Carbon-permit prices in the European Union’s emissions trading system will rebound once policy makers agree on a “sustainable” overhaul of the market, according to German Environment Minister Barbara Hendricks.
She commented by e-mail on the EU proposal to introduce a carbon-market stability reserve, talks on 2030 climate and energy policies, and the effect of the crisis in Ukraine.
ON TALKS ABOUT EU 2030 CLIMATE AND ENERGY PACKAGE:
“It is true that the issue of effort-sharing will play an important role in the discussions on the 2030 framework for climate and energy. The European Council of March 2014 has identified the distribution of efforts under a potential 2030 climate target as one of the main topics requiring further work and discussion in order to reach an agreement as soon as possible, and by the latest in October 2014. Work in the council and the commission is currently under way to come to an appropriate solution.
‘‘I am convinced that we will need to continue taking distributional aspects into account when deciding the 2030 effort-sharing. While cost efficiency will surely play a major role in allocating targets and efforts, we cannot disregard equity concerns if we want to achieve an overall agreement. Thus I believe that we will need an approach which combines cost efficiency with equity concerns.’’
ON EU CARBON-MARKET REFORM
‘‘It is true that I suggested launching the market stability reserve already as soon as 2016. From my point of view, this should also include to shift the so-called backloading volumes into the reserve. Both measures would help to strengthen the EU ETS quickly and sustainably. The German government has no final position on these details yet, but we are confident to come to an agreement soon.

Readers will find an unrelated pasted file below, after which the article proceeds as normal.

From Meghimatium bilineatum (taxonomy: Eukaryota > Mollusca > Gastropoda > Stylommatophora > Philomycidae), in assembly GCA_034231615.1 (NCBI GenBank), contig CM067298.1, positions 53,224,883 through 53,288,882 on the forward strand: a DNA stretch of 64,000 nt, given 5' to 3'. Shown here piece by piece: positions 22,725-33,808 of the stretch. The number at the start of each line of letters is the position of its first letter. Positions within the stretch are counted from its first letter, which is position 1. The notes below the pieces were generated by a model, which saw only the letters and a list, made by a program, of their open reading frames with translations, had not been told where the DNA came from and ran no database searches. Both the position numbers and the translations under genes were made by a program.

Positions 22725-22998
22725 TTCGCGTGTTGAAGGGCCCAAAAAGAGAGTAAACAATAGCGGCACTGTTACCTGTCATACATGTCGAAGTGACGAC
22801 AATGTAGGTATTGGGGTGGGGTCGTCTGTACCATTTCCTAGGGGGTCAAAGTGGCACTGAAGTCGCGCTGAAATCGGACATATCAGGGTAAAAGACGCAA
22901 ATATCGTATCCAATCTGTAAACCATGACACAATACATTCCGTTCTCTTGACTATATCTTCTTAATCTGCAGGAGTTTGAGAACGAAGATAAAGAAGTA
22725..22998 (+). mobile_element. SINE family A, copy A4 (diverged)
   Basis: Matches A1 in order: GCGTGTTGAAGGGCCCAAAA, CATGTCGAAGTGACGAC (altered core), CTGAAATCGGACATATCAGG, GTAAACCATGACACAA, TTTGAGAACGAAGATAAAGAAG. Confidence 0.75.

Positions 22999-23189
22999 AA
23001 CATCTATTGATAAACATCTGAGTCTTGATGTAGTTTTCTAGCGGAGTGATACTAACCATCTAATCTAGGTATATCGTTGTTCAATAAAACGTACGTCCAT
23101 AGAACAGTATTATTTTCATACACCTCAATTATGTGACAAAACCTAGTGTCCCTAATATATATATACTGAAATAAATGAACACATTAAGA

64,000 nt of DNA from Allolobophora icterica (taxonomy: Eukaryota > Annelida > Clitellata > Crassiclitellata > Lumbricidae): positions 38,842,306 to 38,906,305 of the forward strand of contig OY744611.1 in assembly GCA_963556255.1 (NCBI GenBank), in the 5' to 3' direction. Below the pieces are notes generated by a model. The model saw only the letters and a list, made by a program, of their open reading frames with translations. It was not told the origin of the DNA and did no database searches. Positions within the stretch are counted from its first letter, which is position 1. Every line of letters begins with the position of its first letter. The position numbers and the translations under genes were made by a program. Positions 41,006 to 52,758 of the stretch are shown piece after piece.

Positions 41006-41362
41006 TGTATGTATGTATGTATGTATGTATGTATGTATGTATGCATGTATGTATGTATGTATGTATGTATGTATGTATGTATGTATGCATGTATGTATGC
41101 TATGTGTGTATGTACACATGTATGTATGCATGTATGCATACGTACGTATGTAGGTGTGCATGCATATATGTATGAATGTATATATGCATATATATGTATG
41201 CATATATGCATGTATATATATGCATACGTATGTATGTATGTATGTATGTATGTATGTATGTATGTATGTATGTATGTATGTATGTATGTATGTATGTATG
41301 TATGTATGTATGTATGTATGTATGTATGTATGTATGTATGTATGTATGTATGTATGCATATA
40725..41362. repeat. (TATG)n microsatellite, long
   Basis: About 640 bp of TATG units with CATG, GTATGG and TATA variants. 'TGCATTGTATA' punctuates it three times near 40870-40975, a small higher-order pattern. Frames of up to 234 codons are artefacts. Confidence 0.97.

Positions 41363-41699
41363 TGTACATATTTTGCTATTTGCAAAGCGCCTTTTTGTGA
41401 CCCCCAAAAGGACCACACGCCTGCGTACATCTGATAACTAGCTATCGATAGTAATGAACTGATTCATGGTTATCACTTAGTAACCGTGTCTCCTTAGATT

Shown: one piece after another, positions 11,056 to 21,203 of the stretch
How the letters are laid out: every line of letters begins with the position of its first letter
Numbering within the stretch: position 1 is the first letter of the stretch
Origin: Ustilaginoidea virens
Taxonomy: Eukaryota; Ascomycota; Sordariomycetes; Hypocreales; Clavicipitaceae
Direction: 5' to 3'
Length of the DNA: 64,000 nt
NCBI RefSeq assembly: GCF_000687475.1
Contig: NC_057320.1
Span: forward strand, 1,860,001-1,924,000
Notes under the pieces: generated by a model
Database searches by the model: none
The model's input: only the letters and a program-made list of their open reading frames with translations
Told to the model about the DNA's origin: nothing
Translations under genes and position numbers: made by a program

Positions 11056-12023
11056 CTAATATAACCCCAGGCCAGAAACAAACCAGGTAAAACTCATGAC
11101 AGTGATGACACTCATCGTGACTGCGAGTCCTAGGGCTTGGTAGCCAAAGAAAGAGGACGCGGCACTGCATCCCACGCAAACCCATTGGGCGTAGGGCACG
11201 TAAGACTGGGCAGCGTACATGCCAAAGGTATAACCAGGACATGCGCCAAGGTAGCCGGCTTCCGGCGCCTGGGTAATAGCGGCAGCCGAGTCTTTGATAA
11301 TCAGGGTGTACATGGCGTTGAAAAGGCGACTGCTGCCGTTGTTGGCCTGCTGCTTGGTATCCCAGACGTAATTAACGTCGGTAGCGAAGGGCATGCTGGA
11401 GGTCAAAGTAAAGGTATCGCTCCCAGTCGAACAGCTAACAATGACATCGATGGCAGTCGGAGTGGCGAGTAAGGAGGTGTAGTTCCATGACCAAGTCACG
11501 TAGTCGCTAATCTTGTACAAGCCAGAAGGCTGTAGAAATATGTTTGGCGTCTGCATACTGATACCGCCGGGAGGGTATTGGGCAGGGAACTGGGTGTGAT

‘‘According to what I hear so far from my colleagues in other member states, there seems to be a lot of support for measures to strengthen the EU ETS already before 2020. People seem to recognize that we cannot wait another six years to reform this flagship instrument of European climate policy.’’
ON CARBON PRICES:
‘‘The developments in the last years demonstrated the difficulties in forecasting carbon prices for a number of years in the future. It is totally clear current carbon prices are too low to spur investments in low-carbon technologies. And given the existing surplus, it is highly unlikely that this will change in the near future without a sustainable reform of the EU ETS. Only such a reform can provide clarity for industry again to invest in clean technologies. I’m sure that once we have decided on such a reform, this will be quickly reflected in market prices.
‘‘From my point of view, price floors or ceilings are not a helpful solution to tackle the existing surplus, nor will they provide more flexibility in the market system to deal with unforeseen developments in the future. Price floors or ceilings do systematically not fit in market-based systems. I therefore prefer a rule-bound, volume-based mechanism, as it is represented by the market stability reserve proposed by the EU Commission.’’
ON ENERGY SECURITY AND UKRAINIAN CRISIS:
‘‘We definitely feel the impact of the Ukrainian crisis and the ensuing energy-security concerns in the debate on a 2030 climate and energy framework. By definition, this framework influences the way our energy system is structured. Thus it potentially impacts energy security.
‘‘I am convinced that we must continue to take an integrated approach to climate protection and energy security, not because of some artificial link, but because they are inextricably interwoven. By progressing on energy efficiency, renewable energies and climate protection, we make ourselves more and more independent from energy imports, while reducing greenhouse-gas emissions at the same time.’’
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